Alaska’s summers are shorter than the Lower 48’s.
The prime summer months in Alaska are June – August. If we stuck to these 3 months we’d hardly use our motorhome. So far, we’ve been pretty lucky and haven’t been too inconvenienced by the weather. Although, one time our tanks froze and what went in couldn’t get out…
Temperatures won’t put a kink in our plans, but ice will. Our part of Alaska experiences freezing and thawing periods throughout the winter. The Seward Highway resembles a luge track after one of these weather events.
Our motorhome isn’t an “All Season” machine, it doesn’t have built-in winter insulation and the summer tires are not safe on glare ice roads. We put studded tires on our SUV to safely drive the highway in the winter.
Our first trip of the season is in the middle of April. Every year, we head up to Anchorage to participate in a trade show for our business. Spring weather can be very unpredictable but it’s usually still dipping below freezing at night.
The furnaces do a great job of producing heat but with the lack of insulation our RV does not hold the heat well. I took an idea I saw at an Anchorage RV Park where people live in their motorhomes all year and modified it for our mobile motorhome.
I purchased reflective insulation, it’s essentially shiny bubble wrap and it works great! The folks who live in their RV’s year around put it on the outside of all their windows and tape it on. We need to stay mobile, so I cut it to fit all the windows and used Velcro to hold it in place.
It’s amazing how much heat you loose through your windows. I have labeled sheets for every window in the RV including the ceiling vents. When you close the curtains it does not look tacky. I’ve always wondered if this technique would work well in really hot climates to keep the RV cool.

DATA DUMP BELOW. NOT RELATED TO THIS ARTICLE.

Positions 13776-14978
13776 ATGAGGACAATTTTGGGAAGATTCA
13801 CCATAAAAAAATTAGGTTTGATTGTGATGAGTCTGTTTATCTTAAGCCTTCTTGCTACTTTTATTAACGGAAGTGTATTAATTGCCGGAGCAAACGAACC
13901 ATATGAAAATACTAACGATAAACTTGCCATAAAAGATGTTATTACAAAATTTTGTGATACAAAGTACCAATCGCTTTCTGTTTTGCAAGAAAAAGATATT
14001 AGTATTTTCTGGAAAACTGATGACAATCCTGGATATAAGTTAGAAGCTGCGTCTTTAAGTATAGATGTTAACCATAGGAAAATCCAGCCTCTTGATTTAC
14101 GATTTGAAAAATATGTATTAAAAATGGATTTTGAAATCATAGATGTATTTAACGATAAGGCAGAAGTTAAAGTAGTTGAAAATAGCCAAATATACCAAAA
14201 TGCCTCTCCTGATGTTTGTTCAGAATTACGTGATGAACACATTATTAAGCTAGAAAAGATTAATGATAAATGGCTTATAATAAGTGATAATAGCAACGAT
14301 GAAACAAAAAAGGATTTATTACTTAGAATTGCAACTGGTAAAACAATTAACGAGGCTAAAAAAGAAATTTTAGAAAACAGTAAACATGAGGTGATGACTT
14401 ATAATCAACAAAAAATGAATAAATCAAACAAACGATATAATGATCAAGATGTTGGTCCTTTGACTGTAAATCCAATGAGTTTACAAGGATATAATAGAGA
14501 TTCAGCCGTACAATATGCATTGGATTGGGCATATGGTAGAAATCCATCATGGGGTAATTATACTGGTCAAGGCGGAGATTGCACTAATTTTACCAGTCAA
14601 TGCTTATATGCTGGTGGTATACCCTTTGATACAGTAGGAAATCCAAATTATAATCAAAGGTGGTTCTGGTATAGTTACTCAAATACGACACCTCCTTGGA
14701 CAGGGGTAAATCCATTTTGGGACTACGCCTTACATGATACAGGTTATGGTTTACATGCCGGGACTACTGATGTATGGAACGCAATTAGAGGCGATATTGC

A few years back we were hunting the Denali Highway in the fall and the wind really picked up. We noticed a significant draft coming from under the kitchen part of our slide out. It didn’t take long before we stuffed a few towels under there and sealed things up. When we got home we sacrificed an old fleece blanket and cut designated strips to solve the problem.
The weather is a roller coaster in Alaska.
Every fall and winter starts off a little different. Most years we can use the RV until the end of October. If we’re lucky we can make it into November before the roads ice over.
Here’s a few more tips for RV’ing in colder temperatures
- Park into the wind. Your RV drives forward and that’s where they have the best wind sealing.
- Check for leaks around your RV and seal as necessary.
- Keep some heat tape on board. This comes in handy if you need to thaw your dump valves.
- Know where your water lines are located. If there are waterlines exposed in your basement compartments they might be subject to freezing.
- If you’re not hooked up to city water with a heated hose turn your water pump off at night. Crack the faucets to allow for expansion and to prevent bursting water lines.
- Heated water hose. I only recommend these hoses for short term use, most of them won’t last a whole winter. For an entire winter folks up here wrap their regular hose with heat tape and insulate around that hose.
- If you’re going to be in one location for a long period of time consider making some type of portable skirting to keep the cold air blowing under the RV.
- Don’t leave your grey and black water valves open when on hook ups. They will slowly ice up your drain hose and you won’t be able to close the valves when you’re ready to leave. Just open the valves to dump as necessary.